. This becomes abundantly clear when realising that many of the attributes of speech signals, e.g. those derived by the frontend described above, have utility across a very broad of range of speech processing operations. These operations focus on the processing of both verbal and non-verbal information, classifiable in terms of (i) linguistic, (ii) paralinguistic and (iii) extralinguistic information 

[8, 9].

Behavioural influences stem from a person’s geographical background, their social identity, ethnicity, socio-economic status and other learned phenomena such as personality, emotion, parental or familial influences and education. When combined, physiological/biological and behavioural influences are manifested as variations in the perceptual qualities of speech which can measured in terms of correlated physical quantities. The latter are often expressed in terms of prosody (e.g. intonation, rhythm and stress), linguistic content (the words) and the spectral envelope (the timbre or ‘colour’ of sound).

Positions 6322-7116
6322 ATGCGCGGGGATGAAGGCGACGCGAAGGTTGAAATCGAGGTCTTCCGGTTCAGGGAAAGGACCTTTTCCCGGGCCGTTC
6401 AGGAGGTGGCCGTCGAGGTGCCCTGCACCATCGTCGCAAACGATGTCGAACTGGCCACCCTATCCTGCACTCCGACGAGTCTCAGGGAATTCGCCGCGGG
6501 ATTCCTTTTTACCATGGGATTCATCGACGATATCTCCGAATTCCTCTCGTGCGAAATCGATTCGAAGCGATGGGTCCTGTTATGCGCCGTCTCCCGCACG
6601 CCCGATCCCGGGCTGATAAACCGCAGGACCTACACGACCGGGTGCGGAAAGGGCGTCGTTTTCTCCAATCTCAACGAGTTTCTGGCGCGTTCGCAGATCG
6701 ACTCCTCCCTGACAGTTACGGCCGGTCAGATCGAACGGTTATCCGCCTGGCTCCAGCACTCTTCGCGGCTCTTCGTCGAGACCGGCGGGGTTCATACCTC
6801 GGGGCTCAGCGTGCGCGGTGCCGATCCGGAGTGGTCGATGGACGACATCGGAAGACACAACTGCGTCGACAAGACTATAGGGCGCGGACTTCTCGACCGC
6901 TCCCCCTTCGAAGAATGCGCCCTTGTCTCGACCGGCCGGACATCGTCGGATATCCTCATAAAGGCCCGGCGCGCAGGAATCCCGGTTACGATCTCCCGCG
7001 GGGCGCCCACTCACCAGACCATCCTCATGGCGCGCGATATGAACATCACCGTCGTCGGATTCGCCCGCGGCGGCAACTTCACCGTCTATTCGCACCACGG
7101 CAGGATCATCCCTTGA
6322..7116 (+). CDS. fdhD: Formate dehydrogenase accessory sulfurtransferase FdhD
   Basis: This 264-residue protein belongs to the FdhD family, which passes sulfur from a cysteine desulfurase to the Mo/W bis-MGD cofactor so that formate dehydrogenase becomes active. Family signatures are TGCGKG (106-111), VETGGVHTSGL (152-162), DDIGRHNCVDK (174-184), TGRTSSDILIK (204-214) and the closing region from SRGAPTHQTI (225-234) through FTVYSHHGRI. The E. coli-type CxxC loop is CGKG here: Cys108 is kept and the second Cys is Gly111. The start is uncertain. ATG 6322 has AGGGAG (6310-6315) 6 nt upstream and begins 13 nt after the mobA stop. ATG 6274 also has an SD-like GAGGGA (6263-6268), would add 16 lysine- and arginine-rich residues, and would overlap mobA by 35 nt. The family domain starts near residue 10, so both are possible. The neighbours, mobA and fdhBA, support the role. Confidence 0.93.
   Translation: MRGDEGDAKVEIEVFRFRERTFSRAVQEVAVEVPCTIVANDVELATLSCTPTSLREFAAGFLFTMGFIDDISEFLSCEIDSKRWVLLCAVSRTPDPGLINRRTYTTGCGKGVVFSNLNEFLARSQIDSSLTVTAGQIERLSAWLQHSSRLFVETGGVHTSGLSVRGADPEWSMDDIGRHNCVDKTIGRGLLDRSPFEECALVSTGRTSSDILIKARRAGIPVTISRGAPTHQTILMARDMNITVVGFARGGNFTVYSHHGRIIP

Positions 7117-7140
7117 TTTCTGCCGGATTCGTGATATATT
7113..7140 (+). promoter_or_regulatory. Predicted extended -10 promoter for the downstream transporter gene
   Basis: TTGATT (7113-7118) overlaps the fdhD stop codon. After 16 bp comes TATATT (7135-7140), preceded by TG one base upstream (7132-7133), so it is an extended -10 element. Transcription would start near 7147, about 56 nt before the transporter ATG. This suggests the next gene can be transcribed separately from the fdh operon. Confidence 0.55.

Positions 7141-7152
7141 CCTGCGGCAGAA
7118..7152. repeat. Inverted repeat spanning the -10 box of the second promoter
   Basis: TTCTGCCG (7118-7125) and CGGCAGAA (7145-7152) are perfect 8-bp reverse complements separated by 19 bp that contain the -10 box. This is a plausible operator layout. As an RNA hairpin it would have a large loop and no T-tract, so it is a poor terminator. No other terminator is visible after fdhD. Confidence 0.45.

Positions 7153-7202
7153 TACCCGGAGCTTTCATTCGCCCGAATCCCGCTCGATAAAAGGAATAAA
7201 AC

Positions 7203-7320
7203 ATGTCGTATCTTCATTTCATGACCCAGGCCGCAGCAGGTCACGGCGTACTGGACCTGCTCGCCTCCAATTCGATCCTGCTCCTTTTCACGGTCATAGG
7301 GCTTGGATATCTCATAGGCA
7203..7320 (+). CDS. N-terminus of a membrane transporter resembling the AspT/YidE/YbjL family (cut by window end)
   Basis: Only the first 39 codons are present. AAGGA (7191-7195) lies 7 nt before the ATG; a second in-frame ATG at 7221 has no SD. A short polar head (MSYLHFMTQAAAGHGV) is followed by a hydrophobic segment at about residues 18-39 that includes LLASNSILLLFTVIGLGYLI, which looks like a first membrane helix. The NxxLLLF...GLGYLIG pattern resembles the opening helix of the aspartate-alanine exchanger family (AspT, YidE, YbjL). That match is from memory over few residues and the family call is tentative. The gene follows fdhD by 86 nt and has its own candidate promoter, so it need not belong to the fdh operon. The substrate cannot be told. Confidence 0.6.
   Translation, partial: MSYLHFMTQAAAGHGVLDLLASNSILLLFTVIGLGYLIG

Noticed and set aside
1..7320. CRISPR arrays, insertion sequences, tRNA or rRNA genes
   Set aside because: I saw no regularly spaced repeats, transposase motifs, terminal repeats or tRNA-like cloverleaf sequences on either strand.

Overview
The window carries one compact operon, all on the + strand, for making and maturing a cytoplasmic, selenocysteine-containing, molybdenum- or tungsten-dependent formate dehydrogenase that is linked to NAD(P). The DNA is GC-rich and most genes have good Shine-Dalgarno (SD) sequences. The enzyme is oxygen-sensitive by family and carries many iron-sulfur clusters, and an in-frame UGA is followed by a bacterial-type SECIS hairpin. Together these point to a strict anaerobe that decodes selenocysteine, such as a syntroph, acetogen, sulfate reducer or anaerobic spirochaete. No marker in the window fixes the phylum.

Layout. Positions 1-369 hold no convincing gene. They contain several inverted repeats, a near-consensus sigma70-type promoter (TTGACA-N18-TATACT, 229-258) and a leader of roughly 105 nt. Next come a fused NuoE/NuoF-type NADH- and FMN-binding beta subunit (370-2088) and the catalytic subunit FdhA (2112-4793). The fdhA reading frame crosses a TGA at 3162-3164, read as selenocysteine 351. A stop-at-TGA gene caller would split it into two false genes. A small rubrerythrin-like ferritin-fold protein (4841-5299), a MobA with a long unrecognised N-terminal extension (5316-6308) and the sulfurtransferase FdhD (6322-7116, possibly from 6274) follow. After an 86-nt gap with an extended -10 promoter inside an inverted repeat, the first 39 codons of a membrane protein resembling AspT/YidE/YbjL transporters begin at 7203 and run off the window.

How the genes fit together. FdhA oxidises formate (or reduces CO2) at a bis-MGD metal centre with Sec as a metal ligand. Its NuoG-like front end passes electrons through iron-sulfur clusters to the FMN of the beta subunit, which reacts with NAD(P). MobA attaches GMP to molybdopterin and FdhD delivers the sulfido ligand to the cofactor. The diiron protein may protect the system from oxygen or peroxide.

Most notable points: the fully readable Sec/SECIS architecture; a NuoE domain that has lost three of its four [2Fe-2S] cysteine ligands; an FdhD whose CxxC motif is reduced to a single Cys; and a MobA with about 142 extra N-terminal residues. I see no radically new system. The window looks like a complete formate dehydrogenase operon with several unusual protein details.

As illustrated in Figure 1

, features derived by the frontend can be used by different backends different types of sensitive, personal information. Examples include the estimation of a speaker’s age